20. Companies need to realize their markets are often laughing. At them.
  21. Companies need to lighten up and take themselves less seriously. They need to get a sense of humor.
  22. Getting a sense of humor does not mean putting some jokes on the corporate web site. Rather, it requires big values, a little humility, straight talk, and a genuine point of view.
  23. Companies attempting to “position” themselves need to take a position. Optimally, it should relate to something their market actually cares about.
  24. Bombastic boasts—”We are positioned to become the preeminent provider of XYZ”—do not constitute a position.
  25. Companies need to come down from their Ivory Towers and talk to the people with whom they hope to create relationships.
  26. Public Relations does not relate to the public. Companies are deeply afraid of their markets.
  27. By speaking in language that is distant, uninviting, arrogant, they build walls to keep markets at bay.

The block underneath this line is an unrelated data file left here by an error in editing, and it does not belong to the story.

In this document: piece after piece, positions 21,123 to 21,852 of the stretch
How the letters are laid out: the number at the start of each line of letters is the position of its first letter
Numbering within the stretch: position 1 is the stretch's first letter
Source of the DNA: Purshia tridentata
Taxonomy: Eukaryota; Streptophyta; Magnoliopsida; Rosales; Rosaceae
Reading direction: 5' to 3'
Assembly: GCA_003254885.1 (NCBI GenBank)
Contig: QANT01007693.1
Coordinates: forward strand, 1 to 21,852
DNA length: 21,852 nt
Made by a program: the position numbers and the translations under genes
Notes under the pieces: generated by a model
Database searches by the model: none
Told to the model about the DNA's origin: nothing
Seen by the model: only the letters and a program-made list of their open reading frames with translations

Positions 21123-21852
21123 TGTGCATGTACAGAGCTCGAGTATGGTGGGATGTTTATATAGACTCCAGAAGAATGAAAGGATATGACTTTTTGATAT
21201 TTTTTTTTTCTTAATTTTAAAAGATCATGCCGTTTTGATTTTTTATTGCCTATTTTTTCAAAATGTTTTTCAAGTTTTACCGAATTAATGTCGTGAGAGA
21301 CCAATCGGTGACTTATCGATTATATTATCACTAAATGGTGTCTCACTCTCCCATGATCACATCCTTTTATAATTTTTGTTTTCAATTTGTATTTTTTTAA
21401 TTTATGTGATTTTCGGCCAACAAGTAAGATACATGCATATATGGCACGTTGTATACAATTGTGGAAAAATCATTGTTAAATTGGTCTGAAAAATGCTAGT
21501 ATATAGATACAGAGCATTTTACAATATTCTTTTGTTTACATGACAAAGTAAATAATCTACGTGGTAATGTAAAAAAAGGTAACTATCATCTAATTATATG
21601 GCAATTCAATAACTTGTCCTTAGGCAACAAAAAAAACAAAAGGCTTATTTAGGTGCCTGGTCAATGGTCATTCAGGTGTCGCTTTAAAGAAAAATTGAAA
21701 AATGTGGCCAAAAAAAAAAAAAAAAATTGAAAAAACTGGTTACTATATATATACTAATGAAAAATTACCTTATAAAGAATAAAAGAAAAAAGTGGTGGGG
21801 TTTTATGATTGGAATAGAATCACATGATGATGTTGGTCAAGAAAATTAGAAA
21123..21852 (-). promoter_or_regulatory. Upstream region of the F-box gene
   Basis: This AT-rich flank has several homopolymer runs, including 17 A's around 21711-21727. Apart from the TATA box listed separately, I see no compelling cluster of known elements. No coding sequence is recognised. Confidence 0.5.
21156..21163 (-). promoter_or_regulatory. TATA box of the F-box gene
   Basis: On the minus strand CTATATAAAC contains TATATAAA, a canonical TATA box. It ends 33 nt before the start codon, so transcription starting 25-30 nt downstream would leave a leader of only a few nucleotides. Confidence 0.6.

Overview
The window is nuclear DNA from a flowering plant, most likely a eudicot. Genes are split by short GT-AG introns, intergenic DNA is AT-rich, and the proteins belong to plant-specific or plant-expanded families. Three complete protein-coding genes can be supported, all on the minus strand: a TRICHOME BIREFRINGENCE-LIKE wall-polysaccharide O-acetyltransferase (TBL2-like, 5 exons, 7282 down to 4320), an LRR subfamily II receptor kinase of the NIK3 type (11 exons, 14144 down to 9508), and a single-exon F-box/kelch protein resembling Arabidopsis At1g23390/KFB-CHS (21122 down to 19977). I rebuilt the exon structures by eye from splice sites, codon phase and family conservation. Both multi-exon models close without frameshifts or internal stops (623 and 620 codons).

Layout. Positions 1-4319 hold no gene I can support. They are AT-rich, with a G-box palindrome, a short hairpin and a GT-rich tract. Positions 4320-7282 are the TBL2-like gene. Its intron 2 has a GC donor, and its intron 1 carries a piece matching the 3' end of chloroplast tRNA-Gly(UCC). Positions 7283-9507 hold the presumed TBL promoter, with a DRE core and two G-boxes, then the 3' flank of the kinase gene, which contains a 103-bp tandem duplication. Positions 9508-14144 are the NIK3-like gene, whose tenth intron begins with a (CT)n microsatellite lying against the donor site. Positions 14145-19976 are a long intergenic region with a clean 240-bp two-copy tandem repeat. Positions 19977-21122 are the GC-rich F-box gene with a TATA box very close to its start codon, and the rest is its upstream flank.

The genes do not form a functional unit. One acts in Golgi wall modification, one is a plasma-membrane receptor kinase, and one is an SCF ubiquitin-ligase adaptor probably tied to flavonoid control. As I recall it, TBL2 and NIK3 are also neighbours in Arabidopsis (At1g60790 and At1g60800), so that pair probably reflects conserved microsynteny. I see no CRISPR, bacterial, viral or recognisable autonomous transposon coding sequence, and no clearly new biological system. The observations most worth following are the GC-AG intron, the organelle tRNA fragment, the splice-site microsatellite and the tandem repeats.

28. Most marketing programs are based on the fear that the market might see what’s really going on inside the company.
  29. Elvis said it best: “We can’t go on together with suspicious minds.”
  30. Brand loyalty is the corporate version of going steady, but the breakup is inevitable—and coming fast. Because they are networked, smart markets are able to renegotiate relationships with blinding speed.
  31. Networked markets can change suppliers overnight. Networked knowledge workers can change employers over lunch. Your own “downsizing initiatives” taught us to ask the question: “Loyalty? What’s that?”
  32. Smart markets will find suppliers who speak their own language.
  33. Learning to speak with a human voice is not a parlor trick. It can’t be “picked up” at some tony conference.
  34. To speak with a human voice, companies must share the concerns of their communities.
  35. But first, they must belong to a community.